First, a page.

Although the concept of green economy is still debated, many organizations now have a shared understanding of the concept. At the most basic level, a green economy is one that generates increasing..
The energy sector plays a key role in climate change whose costs in terms of adaptation are estimated to reach US$50-170 billion per year by 2030, half of which is to be borne by developing countries, having an adverse effect on the poor masses. In the era of falling economies and recession, unemployment remains high. Fossil fuels are under increased scrutiny, and governments are looking to cut costs. These underwhelming realities have shifted the attention of governments toward the feasibility and employment potential of the green community. Several national studies done over a period of time have concluded that green investments tend to be more employment intensive at least in the short to medium term which can even be translated into higher employment levels provided that wages and labour productivity are conducive to growth opportunities.
Although the concept of green economy is still debated, many organizations now have a shared understanding of the concept. At the most basic level, a green economy is one that generates increasing prosperity by creating jobs without causing environmental damage and maintaining the natural systems that sustain us. In simple terms, green economy is the sector that produces goods and services with an aim of advancing economic, environmental and social well-being. United Nations Environment Programme’s (UNEP) defines green economy as an economic development model based on sustainable development and knowledge of ecological economics that aims to improve human well-being and social equity, while significantly reducing environmental risks and ecological scarcities. The green economy offers a bridge towards sustainable development with the help of wind energy, solar, hydropower, biomass energy, public mass transit, and waste management & treatment.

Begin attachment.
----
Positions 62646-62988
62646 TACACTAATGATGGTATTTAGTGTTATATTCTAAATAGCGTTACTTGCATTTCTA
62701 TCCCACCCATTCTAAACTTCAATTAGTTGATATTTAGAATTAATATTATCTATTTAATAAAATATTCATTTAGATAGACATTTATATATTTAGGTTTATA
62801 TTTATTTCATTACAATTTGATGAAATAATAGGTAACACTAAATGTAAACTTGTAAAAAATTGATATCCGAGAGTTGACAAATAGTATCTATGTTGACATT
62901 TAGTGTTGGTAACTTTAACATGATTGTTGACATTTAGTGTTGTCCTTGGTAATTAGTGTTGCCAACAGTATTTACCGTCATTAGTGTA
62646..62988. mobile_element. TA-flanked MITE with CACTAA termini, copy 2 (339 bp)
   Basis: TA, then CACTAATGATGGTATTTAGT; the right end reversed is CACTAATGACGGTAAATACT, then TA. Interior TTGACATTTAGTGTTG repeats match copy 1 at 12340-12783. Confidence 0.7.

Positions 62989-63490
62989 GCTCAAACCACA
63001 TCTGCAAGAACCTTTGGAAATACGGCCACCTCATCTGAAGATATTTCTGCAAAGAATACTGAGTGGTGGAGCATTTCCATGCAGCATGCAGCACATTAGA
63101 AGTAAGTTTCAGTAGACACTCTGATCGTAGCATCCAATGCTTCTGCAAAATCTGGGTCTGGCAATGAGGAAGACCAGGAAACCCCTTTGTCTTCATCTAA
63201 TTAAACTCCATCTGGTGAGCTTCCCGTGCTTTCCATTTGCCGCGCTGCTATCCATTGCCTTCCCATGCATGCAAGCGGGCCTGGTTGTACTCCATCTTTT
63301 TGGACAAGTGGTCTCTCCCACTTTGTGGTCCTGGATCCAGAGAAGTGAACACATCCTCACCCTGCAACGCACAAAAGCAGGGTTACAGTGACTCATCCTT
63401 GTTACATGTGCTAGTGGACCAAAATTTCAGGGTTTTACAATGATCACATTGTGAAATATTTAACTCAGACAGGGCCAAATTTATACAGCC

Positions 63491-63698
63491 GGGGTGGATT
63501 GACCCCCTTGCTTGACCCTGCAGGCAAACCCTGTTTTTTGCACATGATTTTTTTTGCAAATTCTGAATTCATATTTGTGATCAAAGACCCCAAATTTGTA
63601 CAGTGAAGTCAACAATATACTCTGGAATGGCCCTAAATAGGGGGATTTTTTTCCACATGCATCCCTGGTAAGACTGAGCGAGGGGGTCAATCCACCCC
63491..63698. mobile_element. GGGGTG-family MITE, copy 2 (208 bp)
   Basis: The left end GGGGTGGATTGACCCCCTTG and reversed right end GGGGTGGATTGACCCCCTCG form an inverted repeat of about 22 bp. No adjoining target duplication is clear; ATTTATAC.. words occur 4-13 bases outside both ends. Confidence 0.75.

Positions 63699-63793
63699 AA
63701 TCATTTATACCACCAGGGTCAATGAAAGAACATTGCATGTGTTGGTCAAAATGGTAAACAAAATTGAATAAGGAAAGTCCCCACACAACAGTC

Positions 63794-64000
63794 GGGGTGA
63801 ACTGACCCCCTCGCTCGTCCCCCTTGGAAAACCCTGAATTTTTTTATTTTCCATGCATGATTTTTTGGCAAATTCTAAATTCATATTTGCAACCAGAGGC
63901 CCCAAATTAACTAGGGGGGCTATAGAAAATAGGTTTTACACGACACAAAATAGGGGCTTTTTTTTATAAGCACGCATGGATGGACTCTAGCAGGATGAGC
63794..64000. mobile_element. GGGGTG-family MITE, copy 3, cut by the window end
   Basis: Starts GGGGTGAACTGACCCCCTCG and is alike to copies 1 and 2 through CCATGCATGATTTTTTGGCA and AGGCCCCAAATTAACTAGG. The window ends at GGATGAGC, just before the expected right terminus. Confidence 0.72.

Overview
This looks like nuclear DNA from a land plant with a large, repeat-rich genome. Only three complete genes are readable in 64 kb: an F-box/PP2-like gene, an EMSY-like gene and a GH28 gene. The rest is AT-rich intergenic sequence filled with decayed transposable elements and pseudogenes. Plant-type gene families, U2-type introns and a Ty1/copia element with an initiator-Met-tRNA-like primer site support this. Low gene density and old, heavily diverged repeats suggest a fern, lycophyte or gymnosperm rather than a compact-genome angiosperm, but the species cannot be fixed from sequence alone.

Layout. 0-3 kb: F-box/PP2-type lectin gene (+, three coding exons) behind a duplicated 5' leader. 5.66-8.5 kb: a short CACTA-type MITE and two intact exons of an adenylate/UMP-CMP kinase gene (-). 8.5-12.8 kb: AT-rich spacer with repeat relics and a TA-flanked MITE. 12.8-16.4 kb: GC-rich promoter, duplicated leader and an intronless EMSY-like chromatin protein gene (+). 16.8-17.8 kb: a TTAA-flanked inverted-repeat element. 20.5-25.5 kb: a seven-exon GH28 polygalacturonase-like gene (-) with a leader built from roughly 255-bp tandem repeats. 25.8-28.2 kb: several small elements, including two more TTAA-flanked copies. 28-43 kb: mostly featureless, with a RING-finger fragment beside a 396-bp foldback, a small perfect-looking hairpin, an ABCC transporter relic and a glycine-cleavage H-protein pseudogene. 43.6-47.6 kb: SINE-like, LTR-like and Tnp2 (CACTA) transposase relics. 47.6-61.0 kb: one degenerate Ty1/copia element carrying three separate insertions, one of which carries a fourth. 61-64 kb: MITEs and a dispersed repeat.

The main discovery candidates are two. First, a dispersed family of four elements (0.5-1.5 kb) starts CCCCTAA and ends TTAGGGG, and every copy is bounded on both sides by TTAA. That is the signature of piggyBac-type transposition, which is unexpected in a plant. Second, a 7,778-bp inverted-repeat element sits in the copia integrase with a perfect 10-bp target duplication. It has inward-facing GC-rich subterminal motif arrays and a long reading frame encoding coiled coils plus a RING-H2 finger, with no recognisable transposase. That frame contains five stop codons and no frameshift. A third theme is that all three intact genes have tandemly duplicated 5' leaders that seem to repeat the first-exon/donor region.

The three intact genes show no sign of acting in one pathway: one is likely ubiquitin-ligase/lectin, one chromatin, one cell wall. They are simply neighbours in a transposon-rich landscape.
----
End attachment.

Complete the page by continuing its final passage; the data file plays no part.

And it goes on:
Though policies across the nations still favour fossil fuels, nonetheless, government support, either direct or indirect, has been a key driving force of how costs and returns on investment. Thus, broader and stronger implementation of enabling conditions for renewable energy stands to improve investment opportunities. UNEP’s report ‘Towards a Green Economy: Pathways to Sustainable Development and Poverty Eradication’ is a milestone in the international discussion on a more sustainable development path. The report not only underlines the threat and the challenge, but it also holds out hope for a greener future if the right choices are made as time beckons.
Green economy has the potential to attract huge financials and the best social entrepreneurship. Several countries have set glaring examples by adopting national green growth or low carbon economic strategies, but the transition to a Green Economy in the real sense has a long way to go and needs a lot of effort from policy makers across the globe. There is need for increasing the share of renewable energy sources in the total energy production and consumption. There is need to emphasise on true international cooperation, especially in mobilizing political will to make sustainable development a reality.
The biggest question that keeps on raising its head in the context of green economy is that of affordability and durability. The path towards green economy is especially challenging for developing countries. For them, combating poverty and the lack of basic human needs remain a priority. Some countries, though willing to embrace green economy, feel that they are lagging in green technology
know-how and therefore will be at a competitive disadvantage in the race for future markets. These are all legitimate concerns that deserve attention. However, it is important to ensure that these countries can also benefit from the opportunities presented. Transitioning to a green economy will require a fundamental shift in thinking about growth and development, production of goods and services, and consumer habits.